Privacy is a great lesson to teach our kids

During the talks, let’s also show our kids that talking about what you do with your partner is just between you and your partner and that is normal and healthy and what is expected in a respectful relationship. It is a very healthy thing to tell a child or teen that, “What happens between me and (insert partner’s name) is personal and private between the two of us and someday, you will respect your partner’s privacy the same way. “ This is really in response to detailed questions that a child may ask. We need to model and teach that what happens in a relationship between two people are between those two people and no one else. An easy way to shut down a persistent asker of personal questions is to say, “Just like you don’t want me asking you these questions someday about you and your partner, I am not ready to answer those questions about what (insert partner’s name) and myself do now.” These things are just private for the two of us and that is ok.

Bring it back to them

These conversations are teaching your kids how to someday have a healthy sexual relationship with a safe and respectful partner so let’s bring it back to them. If your kid is asking questions such as, “Did you wait?” Or “Did do you this?” Or “How old were you when…?” Bring it back to them. Ask them back, “How will knowing this help you to make your own decisions someday?” Because ultimately, isn’t that what it’s really about? We are talking to our children to help them make safe and healthy choices when the time is right for them. Your past choices have already been made. They aren’t necessarily going to help your kids make the right choice for themselves when the time comes.

What you should share

There is no right answer to this one as it is personal for each and every one of you. What is right for you will not be right for another and that is ok. Anything you are comfortable with sharing, please, share away. The conversations are way more real when you are relatable. If you want to share how old you were when you first had sex, share it. If you want to share a story about what you did, do it. Try to frame it in an age appropriate way where the information becomes relevant to what you are teaching, rather than just sharing stories about your own sexual past. Look for ways to make your personal stories meaningful to the lesson you are trying to convey.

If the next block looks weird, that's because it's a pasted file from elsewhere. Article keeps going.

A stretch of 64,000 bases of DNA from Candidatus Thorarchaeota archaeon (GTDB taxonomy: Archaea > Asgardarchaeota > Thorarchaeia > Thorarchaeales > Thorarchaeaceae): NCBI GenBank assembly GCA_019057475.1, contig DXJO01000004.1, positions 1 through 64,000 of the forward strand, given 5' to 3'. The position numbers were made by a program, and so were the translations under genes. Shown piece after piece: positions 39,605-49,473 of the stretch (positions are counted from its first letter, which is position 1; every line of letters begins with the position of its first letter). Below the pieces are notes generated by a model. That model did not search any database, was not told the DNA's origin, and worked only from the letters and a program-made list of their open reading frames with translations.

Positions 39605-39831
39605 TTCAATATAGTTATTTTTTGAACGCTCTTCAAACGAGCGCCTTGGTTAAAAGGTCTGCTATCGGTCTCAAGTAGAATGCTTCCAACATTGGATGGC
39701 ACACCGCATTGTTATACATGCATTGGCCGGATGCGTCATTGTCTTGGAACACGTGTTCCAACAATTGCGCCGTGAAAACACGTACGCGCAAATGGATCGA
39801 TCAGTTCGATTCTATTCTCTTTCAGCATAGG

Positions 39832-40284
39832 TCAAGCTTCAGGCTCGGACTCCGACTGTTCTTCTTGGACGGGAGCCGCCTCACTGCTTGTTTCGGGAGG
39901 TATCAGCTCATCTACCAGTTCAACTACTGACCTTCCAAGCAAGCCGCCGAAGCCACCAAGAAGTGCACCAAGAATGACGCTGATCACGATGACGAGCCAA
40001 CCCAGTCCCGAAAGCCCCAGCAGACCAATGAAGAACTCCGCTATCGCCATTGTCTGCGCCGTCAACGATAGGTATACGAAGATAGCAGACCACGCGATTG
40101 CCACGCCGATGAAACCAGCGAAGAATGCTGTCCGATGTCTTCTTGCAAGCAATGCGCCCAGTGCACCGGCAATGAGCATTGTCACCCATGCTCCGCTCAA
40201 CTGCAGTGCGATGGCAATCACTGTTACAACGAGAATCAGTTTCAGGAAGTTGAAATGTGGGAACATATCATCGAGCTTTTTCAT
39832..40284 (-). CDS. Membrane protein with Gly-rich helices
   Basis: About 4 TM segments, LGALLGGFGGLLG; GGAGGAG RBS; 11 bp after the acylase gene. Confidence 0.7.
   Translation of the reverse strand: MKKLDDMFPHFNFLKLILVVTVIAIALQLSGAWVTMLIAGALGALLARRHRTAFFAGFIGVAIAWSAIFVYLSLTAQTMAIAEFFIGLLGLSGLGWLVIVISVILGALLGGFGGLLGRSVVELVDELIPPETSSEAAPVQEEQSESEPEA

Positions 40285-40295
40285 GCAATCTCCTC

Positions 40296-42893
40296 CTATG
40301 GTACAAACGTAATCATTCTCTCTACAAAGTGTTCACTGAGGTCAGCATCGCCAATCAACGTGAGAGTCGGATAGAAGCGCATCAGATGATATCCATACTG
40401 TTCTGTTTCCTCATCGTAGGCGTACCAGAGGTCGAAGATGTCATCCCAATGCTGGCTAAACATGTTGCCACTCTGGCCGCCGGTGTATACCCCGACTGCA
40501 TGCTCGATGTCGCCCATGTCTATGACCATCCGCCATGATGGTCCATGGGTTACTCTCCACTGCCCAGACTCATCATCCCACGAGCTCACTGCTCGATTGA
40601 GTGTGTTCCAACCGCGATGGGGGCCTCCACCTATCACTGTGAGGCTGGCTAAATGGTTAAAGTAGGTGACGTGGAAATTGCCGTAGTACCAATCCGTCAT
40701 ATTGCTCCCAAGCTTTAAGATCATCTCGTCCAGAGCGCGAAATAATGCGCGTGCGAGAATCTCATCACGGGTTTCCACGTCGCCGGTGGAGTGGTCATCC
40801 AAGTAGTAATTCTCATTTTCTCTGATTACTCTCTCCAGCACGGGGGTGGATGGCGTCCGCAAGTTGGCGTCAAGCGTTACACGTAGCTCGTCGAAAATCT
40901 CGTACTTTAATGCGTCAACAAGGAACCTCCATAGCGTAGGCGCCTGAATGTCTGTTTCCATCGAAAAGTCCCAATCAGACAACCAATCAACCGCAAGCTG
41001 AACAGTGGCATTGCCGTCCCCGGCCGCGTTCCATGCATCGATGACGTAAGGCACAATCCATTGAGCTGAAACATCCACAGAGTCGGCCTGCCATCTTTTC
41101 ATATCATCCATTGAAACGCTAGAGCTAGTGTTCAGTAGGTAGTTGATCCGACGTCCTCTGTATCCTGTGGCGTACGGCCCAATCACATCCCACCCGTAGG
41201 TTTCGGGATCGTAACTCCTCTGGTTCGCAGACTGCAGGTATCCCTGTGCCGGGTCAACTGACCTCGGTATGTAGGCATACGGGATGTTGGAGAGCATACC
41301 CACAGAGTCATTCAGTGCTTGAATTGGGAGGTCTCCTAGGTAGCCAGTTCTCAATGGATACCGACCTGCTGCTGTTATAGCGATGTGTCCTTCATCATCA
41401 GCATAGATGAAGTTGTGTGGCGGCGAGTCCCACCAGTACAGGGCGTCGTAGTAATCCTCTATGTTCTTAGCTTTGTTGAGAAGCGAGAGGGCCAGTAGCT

Please don’t forget the good stuff

Even though you’re having the talks, don’t forget that these talks need to incorporate all the other good stuff too, that we sometimes forget about. DO share gooey details about things like how did you know you were in love, where did you go on your first date, how did you know that person was in love with you. The sex part of these conversations is over so quickly. Penis goes in the vagina, done! The ooey gooey details are the best part of these talks. Share what a respectful relationship is, what an unhealthy relationship is, how did you know someone wanted to kiss you, or how did you know you were ready to be kissed or take things farther.

Check in with your own past

If you have trauma or painful experiences in your past that could affect they way you are able to have these discussions, check in with yourself and ask for help.  If your experiences from your own childhood will lead you to be overprotective or paranoid about your child’s naive questions, please ask another adult to help you with these talks. We definitely don’t want to instill unnecessary fear in our children because of our own painful past.

That being said, you do you. Do what feels right in the moment that it happens. Remember to take any questions your kids ask as an opportunity for more connection. I can tell a 6 year old the basics of sex. The conversation is going to look a heck of a lot different that what I would say to a 10 year old or a 14 year old. These conversations change from stage to stage so as long as you feel the information is relevant and important, feel free to share your personal stories or to keep some things private. Either way, keep talking.